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It’s October, and that means it’s officially the spooky season even for the people out there who don’t start celebrating Halloween in August and September like the rest of us. This month’s Netflix recommendations are all horror-themed movies that can be enjoyed by the whole family as you get in the mood for Halloween throughout October. Of course, any movie can be “family friendly” depending on you and your family’s standards. But this list specifically highlights slightly spooky movies with ratings that don’t go above PG-13 or TV-14, and most of them are suitable for even younger viewers.
13 Family Friendly Movies (and a series) Streaming on Netflix in October 2023
Rating: PG | Director: Rob Letterman | Runtime: 103 minutes
For viewers who enjoy: ventriloquist dummies, monsters, Jack Black
Goosebumps is fun story about a fictionalized version of author R.L. Stine (played by Jack Black) whose literary creations escape into the real world. The movie has tons of great monsters including a werewolf, zombies, aliens, scary clowns, and more.
Rating: PG-13 | Director: Henry Selick | Runtime: 106 minutes
For viewers who enjoy: stop-motion animation, movies like Coraline, dark comedies
Henry Selick, the director of classic animated films including Coraline (2009) and The Nightmare Before Christmas (1993), directed this story about a young woman who is forced to deal with a couple of demons who want to join the land of the living. Wendell & Wild might be too mature for younger children, but it is still suitable for a broad audience.
Rating: PG-13 | Director: Oz Rodriguez | Runtime: 85 minutes
For viewers who enjoy: vampires, teen horror
A trio of friends discover vampires are invading their home in the Bronx, but since no one believes them, they take defending their neighborhood into their own hands. Vampires vs. The Bronx is a fun horror comedy in the vein of movies like Monster Squad (1987) where young heroes battle classical monsters.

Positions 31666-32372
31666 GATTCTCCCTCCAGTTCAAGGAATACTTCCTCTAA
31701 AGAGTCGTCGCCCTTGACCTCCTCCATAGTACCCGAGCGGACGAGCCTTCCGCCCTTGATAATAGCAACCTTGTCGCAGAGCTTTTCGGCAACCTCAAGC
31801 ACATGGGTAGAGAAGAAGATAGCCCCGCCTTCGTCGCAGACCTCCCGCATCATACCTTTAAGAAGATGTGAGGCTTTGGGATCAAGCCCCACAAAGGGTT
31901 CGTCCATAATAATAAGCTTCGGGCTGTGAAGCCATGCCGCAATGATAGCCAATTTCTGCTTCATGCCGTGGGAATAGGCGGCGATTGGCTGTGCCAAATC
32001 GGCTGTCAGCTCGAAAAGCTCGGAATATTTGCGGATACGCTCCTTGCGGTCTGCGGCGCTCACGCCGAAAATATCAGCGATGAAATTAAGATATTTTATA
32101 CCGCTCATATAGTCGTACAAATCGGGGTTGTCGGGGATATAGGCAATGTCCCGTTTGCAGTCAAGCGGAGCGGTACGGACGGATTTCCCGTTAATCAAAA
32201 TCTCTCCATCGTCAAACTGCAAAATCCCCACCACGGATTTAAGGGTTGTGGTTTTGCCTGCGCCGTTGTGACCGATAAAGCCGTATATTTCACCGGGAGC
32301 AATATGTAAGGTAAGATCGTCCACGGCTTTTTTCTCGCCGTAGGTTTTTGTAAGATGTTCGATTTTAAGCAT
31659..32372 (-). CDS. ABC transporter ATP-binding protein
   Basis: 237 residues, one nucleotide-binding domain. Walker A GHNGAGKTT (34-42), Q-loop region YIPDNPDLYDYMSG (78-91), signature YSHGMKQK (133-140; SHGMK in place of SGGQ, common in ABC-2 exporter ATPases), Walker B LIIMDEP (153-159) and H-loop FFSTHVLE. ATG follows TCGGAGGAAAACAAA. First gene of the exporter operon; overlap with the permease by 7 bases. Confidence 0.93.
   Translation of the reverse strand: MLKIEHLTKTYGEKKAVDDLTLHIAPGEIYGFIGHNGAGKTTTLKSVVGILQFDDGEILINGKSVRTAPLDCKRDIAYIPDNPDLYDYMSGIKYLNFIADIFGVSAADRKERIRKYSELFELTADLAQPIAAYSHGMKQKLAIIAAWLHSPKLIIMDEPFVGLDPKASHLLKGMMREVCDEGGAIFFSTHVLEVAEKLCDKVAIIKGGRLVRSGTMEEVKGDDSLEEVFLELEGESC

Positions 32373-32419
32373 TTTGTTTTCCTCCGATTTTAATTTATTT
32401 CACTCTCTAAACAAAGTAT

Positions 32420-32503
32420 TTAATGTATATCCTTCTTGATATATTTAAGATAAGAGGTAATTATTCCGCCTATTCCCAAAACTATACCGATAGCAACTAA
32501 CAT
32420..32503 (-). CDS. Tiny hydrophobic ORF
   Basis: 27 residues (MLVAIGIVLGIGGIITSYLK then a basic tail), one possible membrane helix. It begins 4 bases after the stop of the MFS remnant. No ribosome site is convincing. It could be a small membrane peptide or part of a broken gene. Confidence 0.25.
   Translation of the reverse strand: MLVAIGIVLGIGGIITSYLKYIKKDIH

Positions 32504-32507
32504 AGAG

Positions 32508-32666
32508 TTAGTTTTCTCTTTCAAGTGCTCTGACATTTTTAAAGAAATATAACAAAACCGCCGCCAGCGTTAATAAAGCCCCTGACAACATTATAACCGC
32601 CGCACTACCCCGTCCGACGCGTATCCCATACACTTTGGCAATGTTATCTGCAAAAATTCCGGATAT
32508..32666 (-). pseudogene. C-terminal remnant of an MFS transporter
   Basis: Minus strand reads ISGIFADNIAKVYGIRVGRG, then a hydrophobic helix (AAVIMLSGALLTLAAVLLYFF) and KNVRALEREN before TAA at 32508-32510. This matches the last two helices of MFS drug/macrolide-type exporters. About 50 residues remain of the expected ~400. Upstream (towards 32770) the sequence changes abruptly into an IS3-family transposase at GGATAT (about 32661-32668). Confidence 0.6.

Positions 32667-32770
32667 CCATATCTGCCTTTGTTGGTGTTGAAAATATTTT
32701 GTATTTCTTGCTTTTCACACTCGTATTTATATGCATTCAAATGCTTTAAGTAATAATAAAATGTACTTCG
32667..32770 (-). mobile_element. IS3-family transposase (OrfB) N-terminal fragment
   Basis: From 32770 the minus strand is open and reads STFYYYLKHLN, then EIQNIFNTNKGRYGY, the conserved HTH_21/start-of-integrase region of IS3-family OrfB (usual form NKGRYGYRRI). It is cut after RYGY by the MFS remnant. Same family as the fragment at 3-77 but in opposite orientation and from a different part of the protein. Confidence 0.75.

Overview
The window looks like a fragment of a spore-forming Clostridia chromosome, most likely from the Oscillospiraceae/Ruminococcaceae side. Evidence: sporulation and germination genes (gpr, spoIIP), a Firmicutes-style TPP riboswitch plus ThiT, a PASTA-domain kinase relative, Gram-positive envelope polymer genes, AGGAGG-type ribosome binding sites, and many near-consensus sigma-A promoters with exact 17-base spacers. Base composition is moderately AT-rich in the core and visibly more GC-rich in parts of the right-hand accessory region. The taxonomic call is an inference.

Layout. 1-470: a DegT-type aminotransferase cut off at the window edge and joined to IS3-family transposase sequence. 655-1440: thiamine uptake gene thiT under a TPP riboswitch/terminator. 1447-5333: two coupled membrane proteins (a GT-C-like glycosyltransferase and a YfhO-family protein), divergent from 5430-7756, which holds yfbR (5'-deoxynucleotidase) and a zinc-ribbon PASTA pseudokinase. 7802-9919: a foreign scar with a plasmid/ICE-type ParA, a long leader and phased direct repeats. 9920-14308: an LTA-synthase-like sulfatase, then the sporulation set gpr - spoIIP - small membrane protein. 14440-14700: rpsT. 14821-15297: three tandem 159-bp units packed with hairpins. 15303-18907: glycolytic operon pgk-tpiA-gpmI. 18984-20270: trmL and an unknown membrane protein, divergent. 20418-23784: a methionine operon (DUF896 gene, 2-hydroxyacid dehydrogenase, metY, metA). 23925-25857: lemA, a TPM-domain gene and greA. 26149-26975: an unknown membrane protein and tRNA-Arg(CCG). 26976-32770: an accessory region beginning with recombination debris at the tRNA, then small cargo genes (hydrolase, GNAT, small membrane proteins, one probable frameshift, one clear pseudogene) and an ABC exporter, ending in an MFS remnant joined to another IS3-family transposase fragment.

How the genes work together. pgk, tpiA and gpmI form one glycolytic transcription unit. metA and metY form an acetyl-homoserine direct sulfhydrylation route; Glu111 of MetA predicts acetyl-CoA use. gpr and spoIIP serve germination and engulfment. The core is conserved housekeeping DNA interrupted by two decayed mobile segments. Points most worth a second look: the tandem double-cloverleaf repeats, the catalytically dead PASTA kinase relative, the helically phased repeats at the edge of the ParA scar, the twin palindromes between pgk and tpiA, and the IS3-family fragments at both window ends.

Rating: PG-13 | Director: Steven Brill | Runtime: 103 minutes
For viewers who enjoy: Adam Sandler, underdog stories, light mysteries
Hubie Halloween is a typical Adam Sandler comedy through and through. Whether this is a good thing or a bad thing depends on your tastes, but at least you know what to expect: goofy jokes, lots of cameos, and general silliness. It is one of the better Adam Sandler comedies, and its Halloween setting makes it a good choice for October viewing.
Rating: TV-Y | Director: Eric Bross | Runtime: 86 minutes
For viewers who enjoy: werewolves, vampires, made-for-TV movies
17-year-old Jordan (Victoria Justice) moves to Romania with her father and brother after they inherent a castle. Unknowingly, she literally steps into an ongoing struggle between werewolves and vampires when she cuts her foot on a broken vial of blood in her new home. The Boy Who Cried Werewolf is nicely campy fun with some genuinely good werewolf action.
Rating: TV-PG | Director: Vince Marcello | Runtime: 68 minutes
For viewers who enjoy: vampires (sort of), high school drama
Liar, Liar, Vampire isn’t actually about vampires, so it might be good for family members who really don’t enjoy horror movies (since this isn’t a horror movie, but it draws from horror/vampire tropes). The story is about a teenager in high school who decides to go along with rumors that he is a vampire.